The Collected Works of Author and Blogger Larry Roberts

Archive for 2016

By greatly reducing the tax advantage of mortgage debt, many high-wage renters may choose to remain renters rather than assume large debts to buy a house. However, by reducing taxes on lower-income Americans, Trump's tax plan should stimulate demand for entry-level housing. Over the years, I wrote several posts critical of the home mortgage interest deduction because it's an expensive tax subsidy that only serves to inflate house prices in areas dominated by high wage earners. While several options exist for modifying, replacing, or eliminating the subsidy, only one of these options is politically feasible -- and it's the one Trump proposed. As it stands today, only a small segment of high wage earners claim this deduction. In theory, this subsidy…[READ MORE]

The housing cycle probably hasn't reached a turning point because the far-flung suburbs haven't recovered yet. The old real estate adage says "you drive until you qualify." Potential homebuyers substitute to far-flung suburbs (exurbs) because high house prices push them away from more desirable markets closer to employment centers. Basically, if people drive far enough, they will find a house they can afford. This phenomenon causes many California homeowners to endure brutal commutes. The cost-push substitution effect explains why recoveries start in the most desirable neighborhoods closest to employment centers and radiate outward to the exurbs. In past recoveries, the most distant commuter markets fully recovered and even participated in the subsequent bull run (bubble cycle). One notable difference between this…[READ MORE]

The short-term reaction to Trump's victory was a massive selloff in bonds causing interest rates to soar. Will this be the start of an alarming new trend for mortgage rates? The financial media ascribes gyrations in the financial markets to current news events, mostly with no correlation at all. However, occasionally, developments in world affairs really cause the financial markets to react, and the election of Donald Trump prompted bondholders to sell in a panic, resulting in an interest rate spike. The stage was set for rising interest rates years ago when the Federal Reserve announced the beginning of a cycle of tightening monetary policy. Just the announcement caused mortgage interest rates to rise from 3.5% to 4.5% in about…[READ MORE]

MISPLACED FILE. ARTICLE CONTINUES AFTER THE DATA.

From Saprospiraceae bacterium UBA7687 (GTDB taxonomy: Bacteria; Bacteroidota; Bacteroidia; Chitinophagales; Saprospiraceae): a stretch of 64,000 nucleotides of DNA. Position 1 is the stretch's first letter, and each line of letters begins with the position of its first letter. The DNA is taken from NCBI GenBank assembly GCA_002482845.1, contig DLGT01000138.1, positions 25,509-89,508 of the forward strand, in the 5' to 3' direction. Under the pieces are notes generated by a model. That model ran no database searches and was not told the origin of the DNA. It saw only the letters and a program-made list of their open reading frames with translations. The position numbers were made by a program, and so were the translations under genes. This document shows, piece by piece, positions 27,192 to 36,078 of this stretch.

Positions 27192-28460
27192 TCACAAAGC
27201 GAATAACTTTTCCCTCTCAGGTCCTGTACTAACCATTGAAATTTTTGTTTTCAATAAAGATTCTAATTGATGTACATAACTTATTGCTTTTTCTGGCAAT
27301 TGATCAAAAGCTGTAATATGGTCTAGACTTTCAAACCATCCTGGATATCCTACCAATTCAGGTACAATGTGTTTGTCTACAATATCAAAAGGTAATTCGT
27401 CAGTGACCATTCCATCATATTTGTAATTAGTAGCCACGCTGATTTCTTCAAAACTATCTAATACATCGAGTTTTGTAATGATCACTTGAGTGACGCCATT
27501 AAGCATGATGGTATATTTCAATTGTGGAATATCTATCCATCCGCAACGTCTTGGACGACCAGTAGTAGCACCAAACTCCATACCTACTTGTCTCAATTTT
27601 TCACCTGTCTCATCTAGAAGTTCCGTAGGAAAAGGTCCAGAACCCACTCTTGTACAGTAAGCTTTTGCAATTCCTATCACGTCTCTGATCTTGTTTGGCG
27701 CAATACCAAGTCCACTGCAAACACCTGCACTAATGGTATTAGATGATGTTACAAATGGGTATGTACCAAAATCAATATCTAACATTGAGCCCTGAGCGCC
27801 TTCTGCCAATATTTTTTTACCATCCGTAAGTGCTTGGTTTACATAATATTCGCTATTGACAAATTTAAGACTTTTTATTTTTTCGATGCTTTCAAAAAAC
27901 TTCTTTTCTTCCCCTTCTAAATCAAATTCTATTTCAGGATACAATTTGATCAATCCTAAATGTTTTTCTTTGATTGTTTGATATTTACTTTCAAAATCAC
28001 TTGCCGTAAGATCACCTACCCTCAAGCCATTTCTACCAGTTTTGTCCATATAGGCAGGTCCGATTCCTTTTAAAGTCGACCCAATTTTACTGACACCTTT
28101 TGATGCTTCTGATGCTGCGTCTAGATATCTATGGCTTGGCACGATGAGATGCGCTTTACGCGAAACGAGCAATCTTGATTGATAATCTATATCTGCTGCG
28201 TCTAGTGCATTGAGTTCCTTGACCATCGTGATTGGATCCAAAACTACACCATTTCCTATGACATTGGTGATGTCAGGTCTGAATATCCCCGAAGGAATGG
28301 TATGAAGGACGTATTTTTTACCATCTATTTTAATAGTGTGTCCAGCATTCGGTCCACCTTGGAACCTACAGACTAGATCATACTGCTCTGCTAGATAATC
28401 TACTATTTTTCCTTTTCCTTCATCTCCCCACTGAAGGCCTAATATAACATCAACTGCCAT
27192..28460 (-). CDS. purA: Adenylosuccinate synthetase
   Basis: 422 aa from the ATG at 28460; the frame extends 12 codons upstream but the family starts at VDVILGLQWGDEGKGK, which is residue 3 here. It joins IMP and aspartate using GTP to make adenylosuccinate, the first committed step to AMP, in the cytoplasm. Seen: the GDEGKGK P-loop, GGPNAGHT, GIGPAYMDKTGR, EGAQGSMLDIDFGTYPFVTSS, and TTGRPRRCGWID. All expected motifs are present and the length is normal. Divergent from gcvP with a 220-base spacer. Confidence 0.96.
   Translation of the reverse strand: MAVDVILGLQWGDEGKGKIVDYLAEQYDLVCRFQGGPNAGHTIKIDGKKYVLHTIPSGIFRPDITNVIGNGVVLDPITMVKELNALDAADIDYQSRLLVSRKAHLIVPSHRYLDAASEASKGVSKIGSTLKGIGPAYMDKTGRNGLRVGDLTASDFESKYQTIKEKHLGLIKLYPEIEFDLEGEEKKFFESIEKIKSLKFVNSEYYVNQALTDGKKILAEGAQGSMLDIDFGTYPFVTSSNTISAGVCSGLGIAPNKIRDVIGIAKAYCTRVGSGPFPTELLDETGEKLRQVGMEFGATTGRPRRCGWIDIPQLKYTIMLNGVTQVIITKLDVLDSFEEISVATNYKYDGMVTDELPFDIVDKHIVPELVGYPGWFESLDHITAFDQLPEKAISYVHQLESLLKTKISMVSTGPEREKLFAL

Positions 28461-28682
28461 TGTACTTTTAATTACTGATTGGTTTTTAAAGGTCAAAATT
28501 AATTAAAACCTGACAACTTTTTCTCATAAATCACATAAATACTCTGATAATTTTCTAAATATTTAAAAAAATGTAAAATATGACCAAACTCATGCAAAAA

Nobody knows what Donald Trump will do, but it's unlikely he will do anything that hurts real estate. Reporters across America reluctantly trashed their canned reports on how Hillary Clinton's presidency would impact the world. Since Donald Trump's victory was such a surprise, few thought much about how he would impact real estate, the economy, or anything else for that matter. Part of the blame is also on Donald Trump. During the campaign, he was long on rhetoric and short on detail. He didn't need intellectuals to embrace him, so he didn't pander to them with position papers or carefully crafted policies, leaving us all with a huge void of information on what he will actually do as president. Realistically,…[READ MORE]

The Chinese inflated a real estate bubble more than ten times larger than the United States. Bursting this bubble could destabilize the world economy. What would happen if the Chinese housing bubble burst? Obviously, a real estate crash would devastate China, but since the Chinese economy is somewhat isolated and export driven, would a Chinese real estate crash plunge the world into recession? Maybe. Coastal California real estate would suffer from a crash in China. Not only would a Chinese crash remove a hefty component of local demand, it could turn Chinese buyers into desperate sellers. While US lenders can keep distressed properties financed with US debt from the market indefinitely, but they don't control the entire market. If desperate Chinese…[READ MORE]

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